SEATTLE — Microsoft doesn’t have an iPhone. It isn’t the Everything Store. It isn’t a verb for “search.”
But it sure is good at making money.
The company reported earnings Wednesday afternoon, and results showed that it continued to reel in huge profits. Sales for the latest quarter were $33.1 billion, up 14 percent from a year earlier, and profits rose 21 percent to $10.7 billion. The results easily beat analyst expectations.
Shares in Microsoft, one of the world’s most valuable public companies, were mostly flat in after-hours trading.
While Microsoft’s past was built largely on the back of its Windows operating system, its future firmly rests in the cloud. It has steadily risen to be the No. 2 provider of cloud computing services, behind Amazon’s AWS, which all but created the market. And Microsoft is closing in on Amazon’s lead, analysts say.
Despite market concerns that businesses may cut back on technology spending in the face of an economic downturn, Microsoft executives said they were bullish on the future as more corporate customers moved to the cloud.
“I see long-term, secular growth opportunities,” Satya Nadella, Microsoft’s chief executive, said in a call with Wall Street analysts.
Here are three major reasons for that optimism.
Microsoft’s cloud products are getting better
Microsoft’s offerings used to lag far behind Amazon’s. But as Mr. Nadella has thrown his company’s weight behind a transition to cloud computing, Microsoft has been catching up on the product front. Microsoft is just a year behind Amazon now, and it has some advantages with large customers, said Keith Weiss, an analyst at Morgan Stanley.
In a Morgan Stanley survey of 100 chief information officers, almost 40 percent said Amazon was best positioned among tech providers to gain share as companies moved to the cloud in 2019, with more than 30 percent saying Microsoft was best positioned. In three years, though, they expect the advantages to Amazon and Microsoft to be about equal, they said. They saw Microsoft catching up in key areas including security as well as artificial intelligence and machine learning.
Amy Hood, Microsoft’s finance chief, said the company had seen larger and longer customer commitments.
“Having commercial bookings growth, at this level, across all of our major properties, I do think makes us feel as though we are having a growing part of I.T. budgets around the world,” Ms. Hood said.
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In the most recent quarter, Microsoft’s core cloud-computing product, Azure, grew 63 percent from a year earlier excluding currency fluctuations, a touch below analyst expectations.
One area where Microsoft is gaining ground is with software developers, who typically favored AWS, which provided many self-service tools.
“What has always been a really easy task at AWS used to be really difficult within Microsoft,” Mr. Weiss said. That perception has been changing over the past year, he said, as Microsoft bought GitHub, which lets developers collaborate on code, and as it has rolled out more developer-focused tools.
Cloud growth is shifting to ‘Microsoft country’
As Microsoft’s cloud products approach parity with Amazon, more focus is expected to be placed on how businesses buy and use those products.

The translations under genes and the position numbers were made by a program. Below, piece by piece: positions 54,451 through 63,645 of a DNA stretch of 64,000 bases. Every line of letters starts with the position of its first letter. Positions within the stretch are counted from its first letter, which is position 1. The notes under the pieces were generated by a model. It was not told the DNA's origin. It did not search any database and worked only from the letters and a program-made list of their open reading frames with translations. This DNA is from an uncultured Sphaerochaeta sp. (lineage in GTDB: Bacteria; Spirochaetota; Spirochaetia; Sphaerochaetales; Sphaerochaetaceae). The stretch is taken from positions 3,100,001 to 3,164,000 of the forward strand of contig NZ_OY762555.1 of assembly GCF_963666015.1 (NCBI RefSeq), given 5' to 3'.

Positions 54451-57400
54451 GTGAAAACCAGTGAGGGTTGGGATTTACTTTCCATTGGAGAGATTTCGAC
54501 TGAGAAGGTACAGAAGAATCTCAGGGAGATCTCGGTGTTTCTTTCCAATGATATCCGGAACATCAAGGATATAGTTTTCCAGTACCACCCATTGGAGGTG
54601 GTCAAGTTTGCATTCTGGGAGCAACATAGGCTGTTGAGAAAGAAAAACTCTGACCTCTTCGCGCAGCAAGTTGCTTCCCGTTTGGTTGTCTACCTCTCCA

Increasingly, the adoption of cloud services will be driven not by early adopters like start-ups or tech companies that have helped propel Amazon into its lead, but by large traditional businesses.
“If that is the next phase of growth, that is Microsoft country,” said Karl Keirstead, an analyst at Deutsche Bank.
Amazon and Google don’t have as many existing relationships with large companies as Microsoft, Mr. Keirstead said. Amazon has been furiously hiring sales and marketing staff for AWS, investments that Amazon told investors were a drag on profit last quarter.
“They are in the process of building relationships with the Fortune 500, and Microsoft is one of the largest suppliers of tech to the Fortune 500 already and has been for 20 years,” Mr. Keirstead said. “That is powerful.”
In the Morgan Stanley survey, Microsoft was seen as the top vendor for an approach called “hybrid” cloud, which is popular with large organizations. Hybrid cloud computing lets companies use a single set of tools to manage their information across both remote data centers and their own servers, be it close to a store or in internet-connected machinery.
A measure of Microsoft’s sales for traditional servers and cloud services was up 33 percent excluding currency fluctuations, indicating the approach continued to gain traction.
Microsoft is leveraging Office 365
Microsoft has continued to move customers from its traditional Office suite of products like Outlook and Excel to its cloud-based Office 365 service. In the quarter, Office 365’s commercial sales rose 28 percent excluding currency fluctuations. The company said it had more than 200 million monthly active business users on Office 365.
Microsoft says that productivity tools are the hub of where office workers spend their time and that moving them to the cloud can give companies more up-to-date tools and data to analyze, like improved security.
The power of that suite is clear in the fast adoption of Teams, a chat and collaboration tool that competes with Slack and Google Hangouts. While Slack has more functionality, analysts say, Teams have become good enough for companies to adopt. Also, because Microsoft bundles it with other Office 365 products, it is available at a very low cost.
“That is the new user interface,” Mr. Weiss said. “That is why Slack is so threatening to Microsoft, and why they are competing so aggressively against it. Microsoft doesn’t want you to take that nexus of where you spend your time away from them.”